Naso-Orbital-Ethmoid Fractures

Naso-orbital-ethmoid (NOE) fractures constitute a very complex group of fractures with regards to maxillofacial trauma. The NOE complex has a very delicate and intricate anatomical structure, and because of this, even the slightest damage to the complex can have catastrophic functional and aesthetic consequences.

This is especially complicated by the fact that the brain and the eyes are in very close proximity to the bones involved. The nasal bones, nasal septum, nasal processes of the frontal bone, maxillary frontal processes, ethmoid bone, lamina papyracea, lacrimal and sphenoid bones make up the NOE complex.

Etiopathogenesis

Blows to the central portions of the middle of the face with high energy and velocity are sufficient to cause NOE fractures. Motor vehicular accidents followed by interpersonal violent events are the most common etiological causes associated with fractures to the NOE complex. The NOE complex is particularly prominent anteriorly and this makes it fairly susceptible to injury from physical trauma. In contrast to other bones in the craniofacial area like the frontal or zygomatic maxillary bones, less energy is required to result in NOE fractures.

Telecanthus, which is an increased intercanthal distance of the eyes, is seen with NOE fractures and is due to displacement of the medial canthal tendon or MCT from its anatomic position. In order for telecanthus to ensue, the patient must have fractures in the medial and inferior orbital borders, in addition to the lateral nasal bone, fronto-maxillary junction and naso-maxillary buttress. The bony proportion displaced with the MCT may range from minimal distortion to extensive comminution, and it is the condition of the bone that may be used as a basis to classify NOE fractures into three categories.

In the first and simplest category of NOE fractures, Type I, there is no comminution of the bone and only the medial perimeter of the orbit is involved with the MCT. These fractures can be easily anatomically reduced by realignment of the bone. Type II fractures are typically complete. Moreover, they involve comminution of bone that is external to the MCT insertion and the preserved continuity of the MCT with the fractured large segment of the bone allows for its usage in surgical correction.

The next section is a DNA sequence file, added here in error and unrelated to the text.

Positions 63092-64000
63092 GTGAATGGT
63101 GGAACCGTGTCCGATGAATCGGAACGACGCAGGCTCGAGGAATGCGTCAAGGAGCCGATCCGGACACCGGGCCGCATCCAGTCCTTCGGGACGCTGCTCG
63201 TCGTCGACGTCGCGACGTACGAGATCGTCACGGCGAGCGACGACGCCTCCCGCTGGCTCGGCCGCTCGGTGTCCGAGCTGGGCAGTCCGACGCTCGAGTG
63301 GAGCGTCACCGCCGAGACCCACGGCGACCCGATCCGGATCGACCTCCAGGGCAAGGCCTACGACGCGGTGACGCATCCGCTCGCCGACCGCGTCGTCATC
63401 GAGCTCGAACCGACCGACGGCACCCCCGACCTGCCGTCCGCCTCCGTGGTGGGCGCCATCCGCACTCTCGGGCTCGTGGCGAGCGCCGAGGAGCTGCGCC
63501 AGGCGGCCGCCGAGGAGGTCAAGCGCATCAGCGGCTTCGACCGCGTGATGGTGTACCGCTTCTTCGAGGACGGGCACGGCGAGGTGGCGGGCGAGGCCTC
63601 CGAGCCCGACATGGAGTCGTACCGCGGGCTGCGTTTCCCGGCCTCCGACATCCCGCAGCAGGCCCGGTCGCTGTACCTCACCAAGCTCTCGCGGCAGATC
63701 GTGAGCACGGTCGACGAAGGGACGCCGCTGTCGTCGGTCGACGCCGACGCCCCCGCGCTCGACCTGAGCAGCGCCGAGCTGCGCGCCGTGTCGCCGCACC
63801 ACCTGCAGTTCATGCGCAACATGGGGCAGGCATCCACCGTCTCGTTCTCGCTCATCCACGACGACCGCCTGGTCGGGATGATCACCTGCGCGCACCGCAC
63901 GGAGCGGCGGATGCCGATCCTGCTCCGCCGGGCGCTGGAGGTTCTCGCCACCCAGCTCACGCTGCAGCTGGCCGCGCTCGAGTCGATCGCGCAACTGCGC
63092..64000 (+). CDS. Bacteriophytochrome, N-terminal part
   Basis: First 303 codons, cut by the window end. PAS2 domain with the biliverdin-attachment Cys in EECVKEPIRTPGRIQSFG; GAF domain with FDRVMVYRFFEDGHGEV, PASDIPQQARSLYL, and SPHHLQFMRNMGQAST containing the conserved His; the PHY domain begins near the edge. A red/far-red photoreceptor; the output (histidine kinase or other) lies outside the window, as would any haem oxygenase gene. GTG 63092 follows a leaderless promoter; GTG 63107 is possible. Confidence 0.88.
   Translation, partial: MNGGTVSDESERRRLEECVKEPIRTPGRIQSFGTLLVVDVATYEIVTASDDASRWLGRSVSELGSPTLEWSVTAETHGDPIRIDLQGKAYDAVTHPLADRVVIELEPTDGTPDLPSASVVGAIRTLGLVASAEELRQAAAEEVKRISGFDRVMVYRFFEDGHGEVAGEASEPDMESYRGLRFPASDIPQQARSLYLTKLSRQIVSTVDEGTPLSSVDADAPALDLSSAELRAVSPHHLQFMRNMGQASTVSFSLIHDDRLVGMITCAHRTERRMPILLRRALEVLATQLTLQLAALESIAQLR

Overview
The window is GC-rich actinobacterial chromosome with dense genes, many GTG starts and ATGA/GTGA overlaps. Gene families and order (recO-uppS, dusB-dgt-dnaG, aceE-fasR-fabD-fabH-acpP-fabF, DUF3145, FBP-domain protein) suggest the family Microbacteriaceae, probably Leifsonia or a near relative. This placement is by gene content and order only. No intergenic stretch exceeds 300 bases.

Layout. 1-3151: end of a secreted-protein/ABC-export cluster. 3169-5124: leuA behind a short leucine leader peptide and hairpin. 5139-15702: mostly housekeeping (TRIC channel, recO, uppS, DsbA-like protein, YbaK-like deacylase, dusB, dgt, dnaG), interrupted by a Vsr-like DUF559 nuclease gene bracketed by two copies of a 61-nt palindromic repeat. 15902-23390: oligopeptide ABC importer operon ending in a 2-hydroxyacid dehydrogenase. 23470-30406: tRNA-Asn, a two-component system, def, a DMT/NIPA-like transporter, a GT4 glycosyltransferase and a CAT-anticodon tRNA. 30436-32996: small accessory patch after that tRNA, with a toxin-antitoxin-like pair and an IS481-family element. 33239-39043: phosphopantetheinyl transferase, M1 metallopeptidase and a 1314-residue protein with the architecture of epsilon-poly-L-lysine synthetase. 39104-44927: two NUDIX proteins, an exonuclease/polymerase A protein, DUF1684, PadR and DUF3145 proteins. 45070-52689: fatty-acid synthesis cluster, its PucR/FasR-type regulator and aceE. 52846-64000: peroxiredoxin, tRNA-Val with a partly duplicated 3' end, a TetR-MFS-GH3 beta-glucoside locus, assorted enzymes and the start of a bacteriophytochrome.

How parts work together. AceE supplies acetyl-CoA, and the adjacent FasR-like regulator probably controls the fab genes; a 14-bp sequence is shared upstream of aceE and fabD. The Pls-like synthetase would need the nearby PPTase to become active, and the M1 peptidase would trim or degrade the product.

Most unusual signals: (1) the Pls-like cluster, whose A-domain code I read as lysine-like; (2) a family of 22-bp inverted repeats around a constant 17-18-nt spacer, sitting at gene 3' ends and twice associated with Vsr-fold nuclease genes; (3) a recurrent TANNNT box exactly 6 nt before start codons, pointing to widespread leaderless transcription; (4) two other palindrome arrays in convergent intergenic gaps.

Type III fractures are those that are bilateral, complete and present with bone comminution and fracture line extension into the MCT insertion site. Due to the segment of fractured bone, to which the MCT is attached, being very small, it cannot be used in surgical reconstruction.

Clinical Presentation

The signs and symptoms associated with NOE fractures are proportional to severity of the degree of injury. Aside from obvious physical deformity that may be noted, patients may present with facial edema and ophthalmologic and olfactory deficits, such as double vision and loss of smell. Furthermore, these patients may have enophthalmos (i.e. displacement of the eyeball posteriorly) and epiphora (i.e. the overflowing of tears down onto the face).

Management

Diagnosis is done comprehensively with the help of radiographic imaging and the inclusion of details, such as the extent of the fracture, its location and displacement. Type I injuries are treated with a minimally invasive approach and trans-nasal fixation to reproduce symmetry of the mid facial region. Micro-plates or titanium meshes can be employed for type II injuries. Type III injuries, which are the most complex are very challenging with regards to repair. The end goal is to reconstruct the orbital borders and the MCT insertion site.

References

Further Reading

Last Updated: Feb 26, 2019

Dr. Damien Jonas Wilson

Written by

Dr. Damien Jonas Wilson

Dr. Damien Jonas Wilson is a medical doctor from St. Martin in the Carribean. He was awarded his Medical Degree (MD) from the University of Zagreb Teaching Hospital. His training in general medicine and surgery compliments his degree in biomolecular engineering (BASc.Eng.) from Utrecht, the Netherlands. During this degree, he completed a dissertation in the field of oncology at the Harvard Medical School/ Massachusetts General Hospital. Dr. Wilson currently works in the UK as a medical practitioner.

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